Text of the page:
It is good to keep in mind that all feelings are changeable, shifting, uncertain, volatile, unsettled, unpredictable, unstable, irregular, erratic, wavering,
      Message 2 of 4 , Apr 19, 2014
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        It is good to keep in mind that all feelings are changeable, shifting, uncertain, volatile, unsettled, unpredictable, unstable, irregular, erratic, wavering, uneven, unreliable, fickle, whimsical, mercurial, capricious, unsteady, protean, vacillating, fitful, mutable, labile, inconstant !

        "Having been touched by that painful feeling, he does not resist (or resent) it. Hence, in him no underlying tendency of resistance against that painful feeling comes to underlie (his mind). Under the impact of that painful feeling he does not proceed to enjoy sensual happiness. And why not? As a well-taught noble disciple he knows of an escape from painful feelings other than by enjoying sensual happiness."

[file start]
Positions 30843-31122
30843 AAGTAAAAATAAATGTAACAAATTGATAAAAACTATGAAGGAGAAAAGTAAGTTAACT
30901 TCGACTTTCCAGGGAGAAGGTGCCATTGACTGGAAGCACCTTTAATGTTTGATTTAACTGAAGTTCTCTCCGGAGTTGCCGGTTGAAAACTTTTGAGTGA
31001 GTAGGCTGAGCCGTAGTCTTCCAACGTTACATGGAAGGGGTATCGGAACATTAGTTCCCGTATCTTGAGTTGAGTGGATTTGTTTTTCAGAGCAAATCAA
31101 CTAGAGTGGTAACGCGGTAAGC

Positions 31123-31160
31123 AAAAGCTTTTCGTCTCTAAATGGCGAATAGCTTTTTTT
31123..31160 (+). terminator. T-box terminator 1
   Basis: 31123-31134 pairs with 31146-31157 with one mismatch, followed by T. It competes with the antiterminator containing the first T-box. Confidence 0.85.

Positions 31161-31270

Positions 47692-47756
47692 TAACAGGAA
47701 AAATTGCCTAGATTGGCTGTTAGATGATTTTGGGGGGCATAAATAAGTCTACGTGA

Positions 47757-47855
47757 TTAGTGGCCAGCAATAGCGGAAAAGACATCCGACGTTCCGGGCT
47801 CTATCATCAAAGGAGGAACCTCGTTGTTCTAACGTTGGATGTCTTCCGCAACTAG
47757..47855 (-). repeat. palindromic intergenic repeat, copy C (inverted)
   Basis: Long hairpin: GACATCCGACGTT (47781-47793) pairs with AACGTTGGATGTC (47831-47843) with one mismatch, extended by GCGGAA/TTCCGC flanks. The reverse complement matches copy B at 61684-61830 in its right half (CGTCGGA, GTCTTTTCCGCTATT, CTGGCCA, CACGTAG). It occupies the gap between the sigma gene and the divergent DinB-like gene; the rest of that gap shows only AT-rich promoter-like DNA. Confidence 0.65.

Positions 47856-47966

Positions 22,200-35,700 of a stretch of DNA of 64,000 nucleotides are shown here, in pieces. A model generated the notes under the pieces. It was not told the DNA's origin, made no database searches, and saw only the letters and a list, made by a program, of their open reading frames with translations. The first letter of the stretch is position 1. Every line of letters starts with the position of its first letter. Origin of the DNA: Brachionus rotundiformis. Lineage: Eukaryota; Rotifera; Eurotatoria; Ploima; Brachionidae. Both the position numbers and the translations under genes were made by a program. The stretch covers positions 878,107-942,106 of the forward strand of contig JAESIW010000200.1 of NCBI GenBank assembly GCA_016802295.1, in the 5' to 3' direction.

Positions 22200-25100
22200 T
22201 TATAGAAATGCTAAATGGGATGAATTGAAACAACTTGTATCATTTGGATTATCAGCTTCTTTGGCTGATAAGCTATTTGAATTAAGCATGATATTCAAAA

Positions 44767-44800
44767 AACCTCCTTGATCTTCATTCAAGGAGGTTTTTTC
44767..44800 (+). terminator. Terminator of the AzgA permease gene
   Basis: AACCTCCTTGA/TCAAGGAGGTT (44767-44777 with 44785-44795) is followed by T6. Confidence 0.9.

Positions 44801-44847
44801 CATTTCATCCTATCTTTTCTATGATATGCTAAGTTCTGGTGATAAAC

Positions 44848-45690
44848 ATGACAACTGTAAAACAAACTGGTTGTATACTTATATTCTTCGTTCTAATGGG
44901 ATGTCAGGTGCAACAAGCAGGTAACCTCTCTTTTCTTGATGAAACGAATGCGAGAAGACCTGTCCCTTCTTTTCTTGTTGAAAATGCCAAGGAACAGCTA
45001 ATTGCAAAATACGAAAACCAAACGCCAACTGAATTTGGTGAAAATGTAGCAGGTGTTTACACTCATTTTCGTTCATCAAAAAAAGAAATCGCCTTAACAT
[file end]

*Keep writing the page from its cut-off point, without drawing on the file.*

• Antony Woods
        ôWhen feeling a painful feeling of the flesh, he discerns, æI am feeling a painful feeling of the flesh.Æ When feeling a painful feeling not of the flesh,
        Message 3 of 4 , Apr 19, 2014
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          “When feeling a painful feeling of the flesh, he discerns, ‘I am feeling a painful feeling of the flesh.’ When feeling a painful feeling not of the flesh, he discerns, ‘I am feeling a painful feeling not of the flesh.’ When feeling a pleasant feeling of the flesh, he discerns, ‘I am feeling a pleasant feeling of the flesh.’ When feeling a pleasant feeling not of the flesh, he discerns, ‘I am feeling a pleasant feeling not of the flesh.’ When feeling a neither-painful-nor-pleasant feeling of the flesh, he discerns, ‘I am feeling a neither-painful-nor-pleasant feeling of the flesh.’ When feeling a neither-painful-nor-pleasant feeling not of the flesh, he discerns, ‘I am feeling a neither-painful-nor-pleasant feeling not of the flesh.’” ~ the Buddha